India contains a rich and diverse number of culinary traditions drawing upon local and introduced ingredients and a wide variety of regional specialties. On offer are an extraordinary number of ways to satisfy the appetite and excite the palate. For those who are travelling there, however, this fact seems largely academic. In travelling through India one is confronted with a standard menu of watery alloo matter, greasy pooris, overcooked ommelettes, gritty paneer and occosianally an idli that would make Rajneesh from the Indian take-away at home fire his cook. And on every menu in the places tourists get directed to when they say they want food, whether at one of those strange diner places in the Punjab, a roadside stop in Rajasthan or a train station in Uttar Pradesh, there is a strange item known to one and all as the Vegetable Cutlet.

The only thing really consistent about the VC aside from the name is the chilli factor. The VC tastes bland after even a few days of subcontinental cuisine. Mostly. Every so often you will bite into a whole chilli that was kindly left there for you. You will then flush, cry, kick your friend/partner, look vainly for a raita or lassi, swear, sweat and then quietly continue your meal as life fades into the more general background insanity more generally familiar to seasoned trippers. Other than that there is no real consistency of manufacture. They are not a type of fake meat, despite the name, and can be crumbed and cooked in lots of ghee.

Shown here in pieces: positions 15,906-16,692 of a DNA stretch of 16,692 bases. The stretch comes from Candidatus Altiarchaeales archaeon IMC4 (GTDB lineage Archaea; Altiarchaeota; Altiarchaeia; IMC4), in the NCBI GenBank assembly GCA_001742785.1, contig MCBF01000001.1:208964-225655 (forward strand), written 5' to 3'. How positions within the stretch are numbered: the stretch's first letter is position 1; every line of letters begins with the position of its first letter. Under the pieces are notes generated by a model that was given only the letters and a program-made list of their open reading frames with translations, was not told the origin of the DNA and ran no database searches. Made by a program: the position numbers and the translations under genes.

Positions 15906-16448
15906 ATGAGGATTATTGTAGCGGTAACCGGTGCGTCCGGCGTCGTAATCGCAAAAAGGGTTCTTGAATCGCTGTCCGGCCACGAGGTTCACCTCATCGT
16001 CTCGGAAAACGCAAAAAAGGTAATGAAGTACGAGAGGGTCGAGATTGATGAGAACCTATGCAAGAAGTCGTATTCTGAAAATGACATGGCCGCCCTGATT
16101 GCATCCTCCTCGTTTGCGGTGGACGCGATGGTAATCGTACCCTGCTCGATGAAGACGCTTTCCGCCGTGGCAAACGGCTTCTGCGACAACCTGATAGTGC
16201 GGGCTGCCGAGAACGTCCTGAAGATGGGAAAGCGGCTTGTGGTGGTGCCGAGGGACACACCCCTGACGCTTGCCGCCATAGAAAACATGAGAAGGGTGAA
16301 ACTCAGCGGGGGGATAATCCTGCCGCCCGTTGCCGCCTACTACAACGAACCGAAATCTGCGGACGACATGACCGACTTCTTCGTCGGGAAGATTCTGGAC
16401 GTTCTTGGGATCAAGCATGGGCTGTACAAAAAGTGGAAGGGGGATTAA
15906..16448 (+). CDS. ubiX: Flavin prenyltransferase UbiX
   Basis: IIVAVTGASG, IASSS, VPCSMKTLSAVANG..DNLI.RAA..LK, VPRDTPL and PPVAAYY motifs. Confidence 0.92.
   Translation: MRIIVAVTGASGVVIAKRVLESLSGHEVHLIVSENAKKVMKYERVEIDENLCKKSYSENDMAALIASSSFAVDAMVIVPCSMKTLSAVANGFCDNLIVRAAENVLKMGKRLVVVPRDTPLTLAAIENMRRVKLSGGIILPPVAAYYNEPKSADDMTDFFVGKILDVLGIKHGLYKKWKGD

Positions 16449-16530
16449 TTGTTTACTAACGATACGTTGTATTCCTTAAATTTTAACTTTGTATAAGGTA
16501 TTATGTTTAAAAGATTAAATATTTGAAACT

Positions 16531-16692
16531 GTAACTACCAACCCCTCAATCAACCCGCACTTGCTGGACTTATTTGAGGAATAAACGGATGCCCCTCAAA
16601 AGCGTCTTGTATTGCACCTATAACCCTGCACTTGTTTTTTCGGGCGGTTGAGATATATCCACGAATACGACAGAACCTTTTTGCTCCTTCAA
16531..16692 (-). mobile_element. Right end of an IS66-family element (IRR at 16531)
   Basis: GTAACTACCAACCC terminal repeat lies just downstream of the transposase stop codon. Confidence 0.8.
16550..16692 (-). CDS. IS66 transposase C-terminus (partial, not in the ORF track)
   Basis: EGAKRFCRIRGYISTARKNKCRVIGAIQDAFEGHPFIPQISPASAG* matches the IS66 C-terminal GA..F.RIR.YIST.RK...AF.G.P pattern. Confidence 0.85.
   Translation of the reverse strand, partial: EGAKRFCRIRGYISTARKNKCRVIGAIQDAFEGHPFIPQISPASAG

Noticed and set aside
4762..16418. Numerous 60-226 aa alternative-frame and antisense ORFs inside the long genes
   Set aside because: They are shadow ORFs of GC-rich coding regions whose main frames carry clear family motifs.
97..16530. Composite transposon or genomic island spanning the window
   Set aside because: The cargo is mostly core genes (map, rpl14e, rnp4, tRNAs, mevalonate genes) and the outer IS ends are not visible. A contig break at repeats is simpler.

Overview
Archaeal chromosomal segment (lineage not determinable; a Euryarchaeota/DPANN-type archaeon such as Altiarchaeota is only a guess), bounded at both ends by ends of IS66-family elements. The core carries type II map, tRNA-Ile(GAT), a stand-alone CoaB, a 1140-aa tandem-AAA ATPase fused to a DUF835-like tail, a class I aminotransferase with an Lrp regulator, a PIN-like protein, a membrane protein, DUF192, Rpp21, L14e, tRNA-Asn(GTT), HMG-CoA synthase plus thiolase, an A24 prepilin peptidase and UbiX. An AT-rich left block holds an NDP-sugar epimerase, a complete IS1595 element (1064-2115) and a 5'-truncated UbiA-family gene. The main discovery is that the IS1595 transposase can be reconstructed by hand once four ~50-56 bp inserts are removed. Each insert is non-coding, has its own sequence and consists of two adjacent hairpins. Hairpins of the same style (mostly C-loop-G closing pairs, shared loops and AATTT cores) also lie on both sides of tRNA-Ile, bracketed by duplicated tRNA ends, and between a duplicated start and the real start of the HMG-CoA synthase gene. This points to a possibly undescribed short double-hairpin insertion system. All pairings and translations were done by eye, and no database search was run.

They often contain potato but sometimes make do with onion and tomatoes.

They often contain dirt but sometimes make do with somebody's hair.

In the few instances it's possible to do so, it's best to drink plenty of beer to make these bearable. Thankfully, Indian Restaurants in Australia are more content serving Rogan Josh.
rischi was cool enough to mention that these are called "tikki" in common hindi. No worries sunshine.

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